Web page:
“A digitally empowered, innovative, globally competitive and prosperous society where everyone has reliable, affordable and secure information access in the Philippines. A government that practices accountability and excellence to provide responsive online citizen-centered services. A thriving knowledge economy through public-private partnership.”

There were several points in the presentation that mirrored some of the problems and features in the aforementioned projects. First, one of the ICT strategies that she mentioned was managing the ICT environment as a business, and responding to the opportunities created by its external environment. With the long lines at the NSO prior to their digitization, it made perfect sense to make the whole process online, and make some money out of it. When I thought of it more, those projects really were not just for the purpose of simply digitizing documents. It was a way to generate more income for the government, the same way as before, but with ICT, the volume of transactions can be scaled further without needing more manpower.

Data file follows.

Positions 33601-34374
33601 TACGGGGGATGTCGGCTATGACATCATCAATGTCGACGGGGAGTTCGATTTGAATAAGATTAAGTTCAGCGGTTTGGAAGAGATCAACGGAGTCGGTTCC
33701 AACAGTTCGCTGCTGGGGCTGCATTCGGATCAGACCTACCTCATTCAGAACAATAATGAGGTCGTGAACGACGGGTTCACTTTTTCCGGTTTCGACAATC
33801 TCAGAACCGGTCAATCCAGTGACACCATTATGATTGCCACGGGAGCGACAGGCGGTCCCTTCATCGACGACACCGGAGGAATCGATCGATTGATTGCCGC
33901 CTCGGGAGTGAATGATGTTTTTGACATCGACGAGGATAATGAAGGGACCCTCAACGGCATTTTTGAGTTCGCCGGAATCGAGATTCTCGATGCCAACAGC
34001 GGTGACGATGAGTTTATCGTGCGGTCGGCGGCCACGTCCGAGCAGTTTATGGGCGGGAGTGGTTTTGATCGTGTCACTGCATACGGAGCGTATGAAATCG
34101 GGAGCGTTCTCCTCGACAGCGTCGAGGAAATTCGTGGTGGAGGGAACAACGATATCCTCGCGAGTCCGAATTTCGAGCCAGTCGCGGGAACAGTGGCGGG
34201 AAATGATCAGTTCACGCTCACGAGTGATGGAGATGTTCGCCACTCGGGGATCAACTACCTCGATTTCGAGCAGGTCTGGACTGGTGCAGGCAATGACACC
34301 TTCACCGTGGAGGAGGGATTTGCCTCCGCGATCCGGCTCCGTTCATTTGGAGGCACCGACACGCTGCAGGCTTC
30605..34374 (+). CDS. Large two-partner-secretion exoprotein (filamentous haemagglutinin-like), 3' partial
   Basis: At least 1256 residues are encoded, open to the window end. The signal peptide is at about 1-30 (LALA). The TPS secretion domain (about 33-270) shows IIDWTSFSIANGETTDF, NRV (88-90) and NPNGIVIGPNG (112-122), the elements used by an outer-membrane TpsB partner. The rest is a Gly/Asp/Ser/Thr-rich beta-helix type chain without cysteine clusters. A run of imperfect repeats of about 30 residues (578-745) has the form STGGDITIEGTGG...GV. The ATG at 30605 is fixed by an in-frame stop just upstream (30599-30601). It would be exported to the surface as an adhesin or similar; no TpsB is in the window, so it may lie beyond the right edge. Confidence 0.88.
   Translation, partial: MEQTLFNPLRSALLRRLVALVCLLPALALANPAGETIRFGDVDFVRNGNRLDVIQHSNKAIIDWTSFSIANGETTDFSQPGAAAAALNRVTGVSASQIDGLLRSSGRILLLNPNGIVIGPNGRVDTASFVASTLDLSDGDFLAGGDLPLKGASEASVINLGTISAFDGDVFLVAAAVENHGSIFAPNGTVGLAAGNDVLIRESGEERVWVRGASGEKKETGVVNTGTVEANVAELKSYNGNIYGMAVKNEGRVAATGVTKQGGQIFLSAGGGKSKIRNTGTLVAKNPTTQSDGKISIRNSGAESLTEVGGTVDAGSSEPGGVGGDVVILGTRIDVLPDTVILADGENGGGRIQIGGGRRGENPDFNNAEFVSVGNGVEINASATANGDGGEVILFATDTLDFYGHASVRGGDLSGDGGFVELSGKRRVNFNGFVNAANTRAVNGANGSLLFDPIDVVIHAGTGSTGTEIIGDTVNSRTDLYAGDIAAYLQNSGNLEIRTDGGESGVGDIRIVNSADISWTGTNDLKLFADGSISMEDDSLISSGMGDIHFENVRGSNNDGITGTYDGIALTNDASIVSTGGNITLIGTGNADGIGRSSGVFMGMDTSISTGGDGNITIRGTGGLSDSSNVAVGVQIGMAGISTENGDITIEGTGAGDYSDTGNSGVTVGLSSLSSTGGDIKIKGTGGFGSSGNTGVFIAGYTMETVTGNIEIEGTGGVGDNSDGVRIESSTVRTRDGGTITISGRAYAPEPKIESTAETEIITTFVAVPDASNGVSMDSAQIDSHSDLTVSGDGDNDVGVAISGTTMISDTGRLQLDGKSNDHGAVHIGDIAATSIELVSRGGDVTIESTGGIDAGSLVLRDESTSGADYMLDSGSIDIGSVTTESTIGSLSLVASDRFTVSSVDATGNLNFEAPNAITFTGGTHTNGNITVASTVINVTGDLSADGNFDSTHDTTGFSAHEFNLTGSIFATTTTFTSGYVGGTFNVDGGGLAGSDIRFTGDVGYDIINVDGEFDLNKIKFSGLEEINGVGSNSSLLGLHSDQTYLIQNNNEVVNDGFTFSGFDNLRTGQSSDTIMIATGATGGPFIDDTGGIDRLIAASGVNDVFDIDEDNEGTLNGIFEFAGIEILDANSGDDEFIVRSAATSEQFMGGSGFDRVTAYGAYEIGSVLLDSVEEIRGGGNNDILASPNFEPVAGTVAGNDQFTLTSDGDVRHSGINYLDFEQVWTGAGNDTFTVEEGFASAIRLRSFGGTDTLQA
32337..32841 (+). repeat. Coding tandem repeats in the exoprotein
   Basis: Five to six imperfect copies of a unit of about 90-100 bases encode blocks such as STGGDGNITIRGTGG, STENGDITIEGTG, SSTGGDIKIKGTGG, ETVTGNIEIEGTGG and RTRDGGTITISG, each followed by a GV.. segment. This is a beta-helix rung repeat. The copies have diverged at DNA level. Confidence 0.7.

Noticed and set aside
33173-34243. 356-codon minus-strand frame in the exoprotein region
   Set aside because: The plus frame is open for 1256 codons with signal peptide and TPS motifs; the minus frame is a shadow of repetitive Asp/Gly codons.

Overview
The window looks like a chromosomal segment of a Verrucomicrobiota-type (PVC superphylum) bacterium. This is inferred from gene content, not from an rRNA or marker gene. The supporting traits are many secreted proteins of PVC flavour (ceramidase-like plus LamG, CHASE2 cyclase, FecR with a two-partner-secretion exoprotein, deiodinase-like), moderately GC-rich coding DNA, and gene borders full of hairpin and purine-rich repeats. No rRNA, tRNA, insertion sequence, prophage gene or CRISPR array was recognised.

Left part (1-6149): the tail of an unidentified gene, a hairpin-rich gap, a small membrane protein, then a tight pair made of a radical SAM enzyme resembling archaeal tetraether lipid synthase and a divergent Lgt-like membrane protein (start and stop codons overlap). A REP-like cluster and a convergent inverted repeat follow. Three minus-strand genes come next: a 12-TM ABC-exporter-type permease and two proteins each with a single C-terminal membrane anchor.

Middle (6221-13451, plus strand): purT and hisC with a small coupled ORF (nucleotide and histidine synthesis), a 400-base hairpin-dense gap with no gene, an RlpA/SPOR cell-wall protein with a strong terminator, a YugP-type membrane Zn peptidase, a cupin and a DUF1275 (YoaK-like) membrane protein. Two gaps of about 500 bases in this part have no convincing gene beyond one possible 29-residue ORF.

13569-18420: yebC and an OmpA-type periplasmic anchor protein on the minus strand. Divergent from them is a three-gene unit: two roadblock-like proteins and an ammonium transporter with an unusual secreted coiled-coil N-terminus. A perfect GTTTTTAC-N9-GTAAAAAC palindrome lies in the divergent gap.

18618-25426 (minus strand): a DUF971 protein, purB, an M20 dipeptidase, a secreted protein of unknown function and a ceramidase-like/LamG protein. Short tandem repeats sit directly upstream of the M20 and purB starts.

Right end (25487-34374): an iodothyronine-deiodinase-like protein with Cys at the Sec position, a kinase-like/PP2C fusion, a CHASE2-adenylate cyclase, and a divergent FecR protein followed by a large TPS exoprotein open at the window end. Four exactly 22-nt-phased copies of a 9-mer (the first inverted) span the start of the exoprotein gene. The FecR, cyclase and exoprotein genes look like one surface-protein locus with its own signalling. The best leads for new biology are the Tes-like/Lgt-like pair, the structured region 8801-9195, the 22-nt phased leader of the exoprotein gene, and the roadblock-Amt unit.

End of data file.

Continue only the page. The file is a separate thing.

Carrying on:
A more poignant realization set in though, when she cited one of the challenges to ICT governance. Traditional build-and-deploy software projects causes IT to be operationally disconnected, to deliver slowly, have rare innovation and have low user adoption. With emergent IT capabilities, she says, it can address these shortcomings. I thought, this may be the reason why the pilot BIR project was never replicated in other offices. Besides the problem of funding, the digitizing of documents were out of place in the largely manually intensive processes still being practiced at BIR. For an ICT project to have an impact to the organization, it has to strike the roots. Documents are usually at the rear end of the process, and the project just appeared to be addressing the problem at the seams.